The cataloging and the photographing is so tacky, and a classic example of stupidity masquerading as wisdom. He might think he's being smart here, but if you're going to horrendously offend an old person, there's got to be a better time than right before they sign the will. Plan A is now to outlive that bastard so he doesn't get any of her stuff, and Plan B is to will them "a cash sum that equals about 25 percent of my estate, with the house, its contents and remaining assets to Bea." Prudie says that barring unusual circumstances, estates ought to get split fifty-fifty. One kid visiting more or less often isn't the sort of thing that needs to be punished or rewarded with money, and sibling jealousy and bad feelings is a shitty legacy to leave behind. That said, she says it would be fine to leave the actual contents of her house to Bea alone, and to let her decide what, if anything, Ann is going to get.
Fairness is a moving target though, and you can split everything as equal as humanly possible and still leave everyone feeling like they got screwed. Also, some people will pull the absolute wildest shit and never even admit to themselves that it was anything less than fair. Like, doing a straight-up heist on grandma's house that leaves your relatives looking at the bare walls like "Fuck, should we call the police?" When I was in Iraq, I had a life insurance policy that would pay out half a million, tax free, if I got killed (I survived, if you're wondering). I had my brother as my beneficiary, and he and his wife split up not long after I got back. I remember feeling very offended at the thought of her going after half of that dough, which she definitely would have done with no qualms whatsoever. Fairness is one thing, but I didn't like her and she didn't like me, and just the idea of her throwing up MY money, P. Diddy style, bugged the crap out of me. The best advice is to just let that stuff go, but some things, like the thought of this lady's greedy dumbass of a son-in-law carting her stuff straight to the antique man and not even getting a good price for it is just too much to ask someone to bear.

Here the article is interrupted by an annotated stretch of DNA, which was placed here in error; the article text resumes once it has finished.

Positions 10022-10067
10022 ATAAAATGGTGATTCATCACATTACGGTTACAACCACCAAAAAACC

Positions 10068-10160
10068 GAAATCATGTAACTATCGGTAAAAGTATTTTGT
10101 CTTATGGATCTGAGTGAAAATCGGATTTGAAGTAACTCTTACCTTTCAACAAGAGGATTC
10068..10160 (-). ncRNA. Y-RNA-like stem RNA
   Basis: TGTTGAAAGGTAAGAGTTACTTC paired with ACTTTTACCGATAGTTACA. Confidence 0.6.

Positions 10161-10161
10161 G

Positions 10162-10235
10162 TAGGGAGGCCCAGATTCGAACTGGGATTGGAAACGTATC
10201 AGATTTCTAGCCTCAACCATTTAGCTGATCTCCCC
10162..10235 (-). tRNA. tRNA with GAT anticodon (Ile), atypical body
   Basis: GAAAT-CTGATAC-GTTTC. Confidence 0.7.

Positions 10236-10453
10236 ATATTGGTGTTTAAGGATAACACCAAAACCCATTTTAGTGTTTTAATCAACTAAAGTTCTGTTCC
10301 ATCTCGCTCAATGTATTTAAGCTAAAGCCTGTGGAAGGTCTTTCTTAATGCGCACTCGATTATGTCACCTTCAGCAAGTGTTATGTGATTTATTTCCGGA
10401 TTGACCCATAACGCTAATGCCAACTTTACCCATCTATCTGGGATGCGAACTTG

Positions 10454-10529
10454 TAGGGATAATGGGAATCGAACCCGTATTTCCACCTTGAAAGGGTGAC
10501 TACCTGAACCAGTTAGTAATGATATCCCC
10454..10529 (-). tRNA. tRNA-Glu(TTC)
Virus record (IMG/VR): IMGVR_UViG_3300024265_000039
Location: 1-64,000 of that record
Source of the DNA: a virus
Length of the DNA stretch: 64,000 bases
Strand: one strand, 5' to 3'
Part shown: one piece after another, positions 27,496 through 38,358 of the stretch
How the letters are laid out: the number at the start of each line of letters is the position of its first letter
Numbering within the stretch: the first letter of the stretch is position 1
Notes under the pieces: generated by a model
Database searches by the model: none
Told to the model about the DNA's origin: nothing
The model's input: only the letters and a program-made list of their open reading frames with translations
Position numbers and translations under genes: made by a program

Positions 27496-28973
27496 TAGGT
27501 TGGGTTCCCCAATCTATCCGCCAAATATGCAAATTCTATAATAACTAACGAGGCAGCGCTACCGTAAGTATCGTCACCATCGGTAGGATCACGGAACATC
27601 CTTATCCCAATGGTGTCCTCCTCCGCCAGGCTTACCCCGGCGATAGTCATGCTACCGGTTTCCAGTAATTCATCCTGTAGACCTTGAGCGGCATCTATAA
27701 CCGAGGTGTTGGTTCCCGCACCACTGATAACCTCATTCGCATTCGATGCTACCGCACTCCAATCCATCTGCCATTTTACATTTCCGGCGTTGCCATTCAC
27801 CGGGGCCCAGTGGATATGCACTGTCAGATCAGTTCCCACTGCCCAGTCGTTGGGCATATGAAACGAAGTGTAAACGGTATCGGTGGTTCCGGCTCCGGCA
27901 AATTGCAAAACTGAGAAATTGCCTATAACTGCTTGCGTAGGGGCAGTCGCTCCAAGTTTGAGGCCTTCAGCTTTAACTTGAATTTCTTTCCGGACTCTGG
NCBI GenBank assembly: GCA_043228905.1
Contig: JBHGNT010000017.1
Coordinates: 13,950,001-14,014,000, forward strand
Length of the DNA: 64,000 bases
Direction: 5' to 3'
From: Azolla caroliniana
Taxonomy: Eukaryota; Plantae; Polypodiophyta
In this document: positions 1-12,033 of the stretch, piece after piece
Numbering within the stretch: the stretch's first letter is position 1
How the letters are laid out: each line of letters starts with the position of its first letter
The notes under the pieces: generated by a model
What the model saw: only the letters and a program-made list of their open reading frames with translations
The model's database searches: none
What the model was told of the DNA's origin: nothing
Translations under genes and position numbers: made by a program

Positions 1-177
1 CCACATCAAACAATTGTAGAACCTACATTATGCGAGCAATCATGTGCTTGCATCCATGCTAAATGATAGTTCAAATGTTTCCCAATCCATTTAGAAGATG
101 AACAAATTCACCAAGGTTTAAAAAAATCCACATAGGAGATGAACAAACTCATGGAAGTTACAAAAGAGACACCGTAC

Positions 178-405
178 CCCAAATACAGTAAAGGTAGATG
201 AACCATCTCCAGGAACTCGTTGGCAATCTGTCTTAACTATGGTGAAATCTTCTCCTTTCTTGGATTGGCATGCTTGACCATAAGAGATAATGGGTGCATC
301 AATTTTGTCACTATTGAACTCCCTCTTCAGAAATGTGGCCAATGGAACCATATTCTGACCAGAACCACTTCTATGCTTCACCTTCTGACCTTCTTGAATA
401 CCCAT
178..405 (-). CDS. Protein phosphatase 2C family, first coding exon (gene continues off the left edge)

The next letter also deals with end-of-life planning for an octogenarian, though this one comes from one of the old lady's four children. She moved away after splitting up with their dad, so they haven't really known her since they were kids. She's pretty much destitute now, and when she kicks off, the letter writer figures they ought to split the funeral bill four ways. One of the kids is refusing to chip in, so if the pool goes down to three, should the wealthiest sibling be the one to pay more and make up the difference? Prudie says that you can probably find a "bare-bones cremation" (kind of an ugly metaphor) for $500-$1000, so either way it's not going to break the bank. No urn, no service, and just dump the ashes in the toilet. Happy Mother's Day!